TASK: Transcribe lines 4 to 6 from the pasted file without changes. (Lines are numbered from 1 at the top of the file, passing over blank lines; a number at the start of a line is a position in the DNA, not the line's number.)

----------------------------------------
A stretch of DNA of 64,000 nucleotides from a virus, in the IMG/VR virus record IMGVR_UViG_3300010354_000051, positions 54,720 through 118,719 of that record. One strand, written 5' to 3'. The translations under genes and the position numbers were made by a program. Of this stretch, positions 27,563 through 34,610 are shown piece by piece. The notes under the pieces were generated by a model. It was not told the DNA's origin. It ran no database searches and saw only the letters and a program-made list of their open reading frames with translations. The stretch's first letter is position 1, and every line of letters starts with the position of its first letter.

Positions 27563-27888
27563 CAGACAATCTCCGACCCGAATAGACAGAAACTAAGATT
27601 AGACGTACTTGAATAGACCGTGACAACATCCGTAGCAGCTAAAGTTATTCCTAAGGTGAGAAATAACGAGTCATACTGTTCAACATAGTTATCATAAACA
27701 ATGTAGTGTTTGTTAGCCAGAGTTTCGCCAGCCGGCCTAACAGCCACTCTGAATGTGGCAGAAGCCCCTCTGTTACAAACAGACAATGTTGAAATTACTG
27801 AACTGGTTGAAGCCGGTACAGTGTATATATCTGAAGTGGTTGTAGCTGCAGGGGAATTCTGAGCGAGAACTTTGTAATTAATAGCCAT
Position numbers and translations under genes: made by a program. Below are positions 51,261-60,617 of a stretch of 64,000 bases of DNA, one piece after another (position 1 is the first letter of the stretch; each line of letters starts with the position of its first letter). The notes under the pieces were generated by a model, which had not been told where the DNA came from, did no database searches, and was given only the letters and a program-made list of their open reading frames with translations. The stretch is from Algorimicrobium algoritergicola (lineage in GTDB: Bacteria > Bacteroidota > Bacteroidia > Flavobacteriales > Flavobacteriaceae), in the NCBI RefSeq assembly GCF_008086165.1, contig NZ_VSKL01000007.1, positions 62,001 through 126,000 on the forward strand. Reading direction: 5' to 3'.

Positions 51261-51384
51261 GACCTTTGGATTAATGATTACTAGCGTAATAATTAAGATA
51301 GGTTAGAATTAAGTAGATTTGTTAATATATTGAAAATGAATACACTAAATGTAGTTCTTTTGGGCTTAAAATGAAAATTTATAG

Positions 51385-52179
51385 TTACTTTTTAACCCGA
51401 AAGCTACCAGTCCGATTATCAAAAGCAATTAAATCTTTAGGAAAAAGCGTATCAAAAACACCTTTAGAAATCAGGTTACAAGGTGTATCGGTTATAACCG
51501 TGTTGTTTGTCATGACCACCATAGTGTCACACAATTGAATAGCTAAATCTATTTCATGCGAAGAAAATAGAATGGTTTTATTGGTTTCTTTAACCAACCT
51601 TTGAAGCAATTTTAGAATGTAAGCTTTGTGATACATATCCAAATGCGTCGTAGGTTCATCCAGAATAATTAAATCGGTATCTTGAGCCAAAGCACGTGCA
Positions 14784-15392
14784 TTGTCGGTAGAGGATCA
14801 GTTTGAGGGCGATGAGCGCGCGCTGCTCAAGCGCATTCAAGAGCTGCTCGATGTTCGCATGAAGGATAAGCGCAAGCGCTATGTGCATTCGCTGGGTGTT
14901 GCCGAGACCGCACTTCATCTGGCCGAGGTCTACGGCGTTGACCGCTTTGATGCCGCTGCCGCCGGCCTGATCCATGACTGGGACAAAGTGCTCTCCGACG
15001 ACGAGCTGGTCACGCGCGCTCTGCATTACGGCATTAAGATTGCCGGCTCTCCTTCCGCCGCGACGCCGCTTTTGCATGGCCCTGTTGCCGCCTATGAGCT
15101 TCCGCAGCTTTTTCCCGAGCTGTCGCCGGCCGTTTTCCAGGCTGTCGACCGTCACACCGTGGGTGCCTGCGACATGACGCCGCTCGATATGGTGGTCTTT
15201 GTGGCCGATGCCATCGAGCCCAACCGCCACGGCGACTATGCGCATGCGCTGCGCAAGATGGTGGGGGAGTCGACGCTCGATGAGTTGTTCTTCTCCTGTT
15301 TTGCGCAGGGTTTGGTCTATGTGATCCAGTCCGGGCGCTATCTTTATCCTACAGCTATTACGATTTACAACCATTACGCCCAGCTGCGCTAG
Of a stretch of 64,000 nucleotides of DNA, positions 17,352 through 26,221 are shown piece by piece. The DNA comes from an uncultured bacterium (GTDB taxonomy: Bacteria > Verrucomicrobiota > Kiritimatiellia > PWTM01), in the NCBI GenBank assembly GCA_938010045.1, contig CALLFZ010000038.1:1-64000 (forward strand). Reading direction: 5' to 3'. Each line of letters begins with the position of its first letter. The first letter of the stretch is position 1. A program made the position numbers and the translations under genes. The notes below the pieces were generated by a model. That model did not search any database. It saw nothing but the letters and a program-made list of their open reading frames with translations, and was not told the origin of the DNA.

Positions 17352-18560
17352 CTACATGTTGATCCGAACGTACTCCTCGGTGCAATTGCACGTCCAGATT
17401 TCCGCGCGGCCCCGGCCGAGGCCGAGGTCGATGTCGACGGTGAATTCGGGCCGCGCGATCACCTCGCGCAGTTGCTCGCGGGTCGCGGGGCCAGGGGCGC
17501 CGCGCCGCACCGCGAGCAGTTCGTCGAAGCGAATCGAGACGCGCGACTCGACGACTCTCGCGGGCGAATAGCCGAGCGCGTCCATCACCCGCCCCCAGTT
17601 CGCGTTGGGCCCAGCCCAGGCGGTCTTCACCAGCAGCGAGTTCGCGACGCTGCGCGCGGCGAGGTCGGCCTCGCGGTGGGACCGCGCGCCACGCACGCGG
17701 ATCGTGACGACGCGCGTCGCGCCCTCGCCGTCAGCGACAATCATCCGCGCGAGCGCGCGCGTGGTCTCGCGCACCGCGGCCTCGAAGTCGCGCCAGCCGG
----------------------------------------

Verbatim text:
27601 AGACGTACTTGAATAGACCGTGACAACATCCGTAGCAGCTAAAGTTATTCCTAAGGTGAGAAATAACGAGTCATACTGTTCAACATAGTTATCATAAACA
27701 ATGTAGTGTTTGTTAGCCAGAGTTTCGCCAGCCGGCCTAACAGCCACTCTGAATGTGGCAGAAGCCCCTCTGTTACAAACAGACAATGTTGAAATTACTG
27801 AACTGGTTGAAGCCGGTACAGTGTATATATCTGAAGTGGTTGTAGCTGCAGGGGAATTCTGAGCGAGAACTTTGTAATTAATAGCCAT